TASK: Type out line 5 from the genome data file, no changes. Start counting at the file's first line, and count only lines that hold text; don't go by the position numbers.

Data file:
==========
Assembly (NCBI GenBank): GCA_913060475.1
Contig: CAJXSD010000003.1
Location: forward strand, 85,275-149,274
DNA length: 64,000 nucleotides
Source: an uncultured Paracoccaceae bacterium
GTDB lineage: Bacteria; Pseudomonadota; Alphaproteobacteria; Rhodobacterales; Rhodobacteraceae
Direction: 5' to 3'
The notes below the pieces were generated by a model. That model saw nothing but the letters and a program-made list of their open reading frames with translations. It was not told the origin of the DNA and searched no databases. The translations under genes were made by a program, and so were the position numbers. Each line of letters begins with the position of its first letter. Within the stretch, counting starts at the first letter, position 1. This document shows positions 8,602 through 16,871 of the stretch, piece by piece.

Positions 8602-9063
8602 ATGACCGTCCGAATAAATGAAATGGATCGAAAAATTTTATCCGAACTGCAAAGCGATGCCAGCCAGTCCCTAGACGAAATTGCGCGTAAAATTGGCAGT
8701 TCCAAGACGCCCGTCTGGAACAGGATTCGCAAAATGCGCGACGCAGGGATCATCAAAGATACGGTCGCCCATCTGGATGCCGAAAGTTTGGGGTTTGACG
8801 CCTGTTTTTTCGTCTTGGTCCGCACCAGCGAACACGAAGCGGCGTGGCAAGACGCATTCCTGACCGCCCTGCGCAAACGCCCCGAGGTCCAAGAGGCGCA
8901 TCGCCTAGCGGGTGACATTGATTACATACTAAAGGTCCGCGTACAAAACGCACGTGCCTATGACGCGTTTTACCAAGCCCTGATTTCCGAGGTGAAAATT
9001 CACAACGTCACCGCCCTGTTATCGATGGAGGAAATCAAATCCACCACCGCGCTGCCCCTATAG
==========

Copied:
Source: an uncultured Paracoccaceae bacterium